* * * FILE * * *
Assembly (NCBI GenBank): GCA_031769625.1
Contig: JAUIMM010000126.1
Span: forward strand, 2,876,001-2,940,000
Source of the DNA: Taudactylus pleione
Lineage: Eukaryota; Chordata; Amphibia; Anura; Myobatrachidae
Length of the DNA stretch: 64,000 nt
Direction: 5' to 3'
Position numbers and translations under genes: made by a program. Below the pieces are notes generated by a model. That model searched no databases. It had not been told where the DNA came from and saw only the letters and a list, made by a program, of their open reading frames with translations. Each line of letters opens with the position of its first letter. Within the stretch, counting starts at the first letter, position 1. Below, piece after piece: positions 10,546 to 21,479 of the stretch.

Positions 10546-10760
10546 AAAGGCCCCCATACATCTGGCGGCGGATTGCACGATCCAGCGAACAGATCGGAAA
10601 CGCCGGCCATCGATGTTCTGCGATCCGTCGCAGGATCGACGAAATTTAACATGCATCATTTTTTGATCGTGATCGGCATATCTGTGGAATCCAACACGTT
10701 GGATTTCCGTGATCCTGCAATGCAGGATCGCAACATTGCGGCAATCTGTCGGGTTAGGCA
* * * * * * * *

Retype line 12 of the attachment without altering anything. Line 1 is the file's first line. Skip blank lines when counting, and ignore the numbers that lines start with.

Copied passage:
10701 GGATTTCCGTGATCCTGCAATGCAGGATCGCAACATTGCGGCAATCTGTCGGGTTAGGCA